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Old 12-14-2012, 01:54 PM   #174
Darryl Shaw
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Join Date: Apr 2008
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Mortality in former Olympic athletes: retrospective cohort analysis.

Abstract


Objective: To assess the mortality risk in subsequent years (adjusted for year of birth, nationality, and sex) of former Olympic athletes from disciplines with different levels of exercise intensity.

Design: Retrospective cohort study.

Setting: Former Olympic athletes.

Participants: 9889 athletes (with a known age at death) who participated in the Olympic Games between 1896 and 1936, representing 43 types of disciplines with different levels of cardiovascular, static, and dynamic intensity exercise; high or low risk of bodily collision; and different levels of physical contact.

Main outcome measure: All cause mortality.

Results: Hazard ratios for mortality among athletes from disciplines with moderate cardiovascular intensity (1.01, 95% confidence interval 0.96 to 1.07) or high cardiovascular intensity (0.98, 0.92 to 1.04) were similar to those in athletes from disciplines with low cardiovascular intensity. The underlying static and dynamic components in exercise intensity showed similar non-significant results. Increased mortality was seen among athletes from disciplines with a high risk of bodily collision (hazard ratio 1.11, 1.06 to 1.15) and with high levels of physical contact (1.16, 1.11 to 1.22). In a multivariate analysis, the effect of high cardiovascular intensity remained similar (hazard ratio 1.05, 0.89 to 1.25); the increased mortality associated with high physical contact persisted (hazard ratio 1.13, 1.06 to 1.21), but that for bodily collision became non-significant (1.03, 0.98 to 1.09) as a consequence of its close relation with physical contact.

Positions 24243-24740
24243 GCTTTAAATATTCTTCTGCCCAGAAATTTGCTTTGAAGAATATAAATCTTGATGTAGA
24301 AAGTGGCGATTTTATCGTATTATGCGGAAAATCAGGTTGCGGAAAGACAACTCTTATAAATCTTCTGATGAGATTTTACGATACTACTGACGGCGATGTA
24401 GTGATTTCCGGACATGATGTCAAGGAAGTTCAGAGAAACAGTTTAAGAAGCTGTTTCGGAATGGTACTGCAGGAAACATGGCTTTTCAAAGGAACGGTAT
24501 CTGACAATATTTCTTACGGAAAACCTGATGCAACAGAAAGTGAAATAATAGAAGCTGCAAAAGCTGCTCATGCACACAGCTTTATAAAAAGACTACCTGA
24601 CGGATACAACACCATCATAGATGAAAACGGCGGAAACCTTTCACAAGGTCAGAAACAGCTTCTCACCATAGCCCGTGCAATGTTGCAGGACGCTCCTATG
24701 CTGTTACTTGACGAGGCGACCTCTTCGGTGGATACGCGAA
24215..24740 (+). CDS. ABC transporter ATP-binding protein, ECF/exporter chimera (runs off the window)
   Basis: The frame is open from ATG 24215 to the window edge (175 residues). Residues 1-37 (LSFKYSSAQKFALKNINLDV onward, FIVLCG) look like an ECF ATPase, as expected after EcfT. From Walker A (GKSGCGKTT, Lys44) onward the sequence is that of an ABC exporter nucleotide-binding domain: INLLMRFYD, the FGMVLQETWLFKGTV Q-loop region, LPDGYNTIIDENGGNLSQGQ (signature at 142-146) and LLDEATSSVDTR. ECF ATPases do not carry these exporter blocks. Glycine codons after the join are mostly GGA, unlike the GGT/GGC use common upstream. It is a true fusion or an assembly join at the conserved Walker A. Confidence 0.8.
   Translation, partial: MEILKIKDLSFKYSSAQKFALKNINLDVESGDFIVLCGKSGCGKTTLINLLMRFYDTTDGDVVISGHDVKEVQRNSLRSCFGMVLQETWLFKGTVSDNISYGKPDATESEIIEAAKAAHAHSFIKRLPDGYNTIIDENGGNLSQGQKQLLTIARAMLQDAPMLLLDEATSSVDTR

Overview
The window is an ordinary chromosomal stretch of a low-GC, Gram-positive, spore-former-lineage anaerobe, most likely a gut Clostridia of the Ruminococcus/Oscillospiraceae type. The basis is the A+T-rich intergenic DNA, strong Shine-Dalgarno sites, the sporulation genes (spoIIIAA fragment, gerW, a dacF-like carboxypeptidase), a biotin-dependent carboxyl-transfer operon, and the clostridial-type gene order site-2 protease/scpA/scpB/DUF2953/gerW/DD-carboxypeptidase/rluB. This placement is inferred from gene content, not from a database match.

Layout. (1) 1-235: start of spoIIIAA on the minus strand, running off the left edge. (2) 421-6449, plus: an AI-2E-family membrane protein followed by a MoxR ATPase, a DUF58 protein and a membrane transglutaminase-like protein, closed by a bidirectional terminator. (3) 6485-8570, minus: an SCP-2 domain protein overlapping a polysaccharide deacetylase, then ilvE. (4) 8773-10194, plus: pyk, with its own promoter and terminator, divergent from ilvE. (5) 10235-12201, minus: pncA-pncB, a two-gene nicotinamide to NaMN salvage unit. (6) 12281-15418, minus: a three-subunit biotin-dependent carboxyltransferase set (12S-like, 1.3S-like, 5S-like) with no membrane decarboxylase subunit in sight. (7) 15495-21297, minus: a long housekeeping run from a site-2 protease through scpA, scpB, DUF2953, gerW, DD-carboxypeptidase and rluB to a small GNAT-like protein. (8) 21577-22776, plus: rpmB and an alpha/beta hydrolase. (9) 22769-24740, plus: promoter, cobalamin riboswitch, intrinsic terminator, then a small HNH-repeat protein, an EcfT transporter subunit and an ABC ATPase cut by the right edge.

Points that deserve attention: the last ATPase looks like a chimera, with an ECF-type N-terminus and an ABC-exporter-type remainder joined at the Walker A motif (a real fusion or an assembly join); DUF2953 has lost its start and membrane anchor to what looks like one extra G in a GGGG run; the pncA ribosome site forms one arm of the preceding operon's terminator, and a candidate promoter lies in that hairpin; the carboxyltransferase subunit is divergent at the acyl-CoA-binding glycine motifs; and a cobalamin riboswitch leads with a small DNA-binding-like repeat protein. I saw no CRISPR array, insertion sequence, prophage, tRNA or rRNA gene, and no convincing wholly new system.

Conclusions: Among former Olympic athletes, engagement in disciplines with high intensity exercise did not bring a survival benefit compared with disciplines with low intensity exercise. Those who engaged in disciplines with high levels of physical contact had higher mortality than other Olympians later in life.
http://www.bmj.com/content/345/bmj.e7456
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